Read and download NCERT Class 10 History New Forms of Publication chapter in NCERT book for Class 10 History. You can download latest NCERT eBooks for 2021 chapter wise in PDF format free from Studiestoday.com. This History textbook for Class 10 is designed by NCERT and is very useful for students. Please also refer to the NCERT solutions for Class 10 History to understand the answers of the exercise questions given at the end of this chapter
New Forms Of Publication Class 10 History NCERT
Class 10 History students should refer to the following NCERT Book chapter New Forms Of Publication in standard 10. This NCERT Book for Grade 10 History will be very useful for exams and help you to score good marks
New Forms Of Publication NCERT Class 10
New Forms of Publication
Printing created an appetite for new kinds of writing. As more and more people could now read, they wanted to see their own lives, experiences, emotions and relationships reflected in what they read. The novel, a literary firm which had developed in Europe, ideally catered to this need. It soon acquired distinctively Indian forms and styles. For readers, it opened up new worlds of experience, and gave a vivid sense of the diversity of human lives.
Other new literary forms also entered the world of reading – lyrics, short stories, essays about social and political matters. In different ways, they reinforced the new emphasis on human lives and intimate feelings, about the political and social rules that shaped such things.
By the end of the nineteenth century, a new visual culture was taking shape. With the setting up of an increasing number of printing presses, visual images could be easily reproduced in multiple copies. Painters like Raja Ravi Varma produced images for mass circulation. Poor wood engravers who made woodblocks set up shop near the letterpresses, and were employed by print shops. Cheap prints and calendars, easily available in the bazaar, could be bought even by the poor to decorate the walls of their homes or places of work.
These prints began shaping popular ideas about modernity and tradition, religion and politics, and society and culture. By the 1870s, caricatures and cartoons were being published in journals and newspapers, commenting on social and political issues. Some caricatures ridiculed the educated Indians’ fascination with Western tastes and clothes, while others expressed the fear of social change. There were imperial caricatures lampooning nationalists, as well as nationalist cartoons criticising imperial rule.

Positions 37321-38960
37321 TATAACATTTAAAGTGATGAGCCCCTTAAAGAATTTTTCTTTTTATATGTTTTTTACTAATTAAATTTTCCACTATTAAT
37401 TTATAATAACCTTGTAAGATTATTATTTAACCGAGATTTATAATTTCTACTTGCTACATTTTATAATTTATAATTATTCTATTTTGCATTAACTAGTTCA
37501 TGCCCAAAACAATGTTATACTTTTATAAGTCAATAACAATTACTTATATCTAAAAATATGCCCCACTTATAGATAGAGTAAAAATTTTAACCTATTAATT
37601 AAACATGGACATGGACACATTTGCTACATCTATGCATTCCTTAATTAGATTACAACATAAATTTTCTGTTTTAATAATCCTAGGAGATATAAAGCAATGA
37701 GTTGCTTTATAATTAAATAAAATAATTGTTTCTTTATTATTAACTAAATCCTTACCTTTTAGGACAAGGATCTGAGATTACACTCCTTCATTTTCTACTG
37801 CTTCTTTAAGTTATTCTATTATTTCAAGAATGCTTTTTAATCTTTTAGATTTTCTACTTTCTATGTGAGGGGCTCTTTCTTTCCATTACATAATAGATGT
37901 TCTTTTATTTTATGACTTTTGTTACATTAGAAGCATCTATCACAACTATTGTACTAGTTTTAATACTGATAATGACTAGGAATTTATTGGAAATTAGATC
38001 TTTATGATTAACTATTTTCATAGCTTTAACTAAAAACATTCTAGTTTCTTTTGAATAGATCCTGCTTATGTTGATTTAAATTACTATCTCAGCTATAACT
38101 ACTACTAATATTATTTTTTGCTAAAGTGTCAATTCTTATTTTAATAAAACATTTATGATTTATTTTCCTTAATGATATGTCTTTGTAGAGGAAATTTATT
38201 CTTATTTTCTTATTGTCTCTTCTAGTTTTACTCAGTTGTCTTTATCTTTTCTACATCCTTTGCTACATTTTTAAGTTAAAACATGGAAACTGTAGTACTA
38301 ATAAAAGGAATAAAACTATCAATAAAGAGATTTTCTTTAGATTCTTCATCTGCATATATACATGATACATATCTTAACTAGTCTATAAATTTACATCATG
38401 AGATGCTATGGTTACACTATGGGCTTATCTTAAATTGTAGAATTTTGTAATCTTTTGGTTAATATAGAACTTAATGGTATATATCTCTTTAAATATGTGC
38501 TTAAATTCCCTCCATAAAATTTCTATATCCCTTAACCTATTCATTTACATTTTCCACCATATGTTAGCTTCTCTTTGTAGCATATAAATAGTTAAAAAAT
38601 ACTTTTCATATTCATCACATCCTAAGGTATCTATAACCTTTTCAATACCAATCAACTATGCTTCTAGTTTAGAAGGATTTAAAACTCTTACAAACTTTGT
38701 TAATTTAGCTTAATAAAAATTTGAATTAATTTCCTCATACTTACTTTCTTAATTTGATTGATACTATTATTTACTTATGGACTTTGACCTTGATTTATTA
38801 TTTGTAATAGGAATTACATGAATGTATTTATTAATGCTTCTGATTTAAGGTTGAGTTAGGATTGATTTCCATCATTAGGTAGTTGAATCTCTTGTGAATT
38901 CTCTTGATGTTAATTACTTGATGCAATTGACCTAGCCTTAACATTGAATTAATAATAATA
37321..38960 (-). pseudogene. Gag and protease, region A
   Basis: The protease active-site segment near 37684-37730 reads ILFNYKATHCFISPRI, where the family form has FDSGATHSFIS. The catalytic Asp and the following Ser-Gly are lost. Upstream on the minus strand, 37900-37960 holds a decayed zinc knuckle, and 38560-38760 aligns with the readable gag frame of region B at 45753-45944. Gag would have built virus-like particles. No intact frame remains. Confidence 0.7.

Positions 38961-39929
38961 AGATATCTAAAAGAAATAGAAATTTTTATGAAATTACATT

8.1 Women and Print
Lives and feelings of women began to be written in particularly vivid and intense ways. Women’s reading, therefore, increased enormously in middle-class homes. Liberal husbands and fathers began educating their womenfolk at home, and sent them to schools when women’s schools were set up in the cities and towns after the mid-nineteenth century. Many journals began carrying writings by women, and explained why women should be educated. They also carried a syllabus and attached suitable reading matter which could be used for home-based schooling.
But not all families were liberal. Conservative Hindus believed that a literate girl would be widowed and Muslims feared that educated women would be corrupted by reading Urdu romances. Sometimes, rebel women defied such prohibition. We know the story of a girl in a conservative Muslim family of north India who secretly learnt to read and write in Urdu. Her family wanted her to read only the Arabic Quran which she did not understand. So she insisted on learning to read a language that was her own. In East Bengal, in the early nineteenth century, Rashsundari Debi, a young married girl in a very orthodox household, learnt to read in the secrecy of her kitchen. Later, she wrote her autobiography Amar Jiban which was published in 1876. It was the first full-length autobiography published in the Bengali language.
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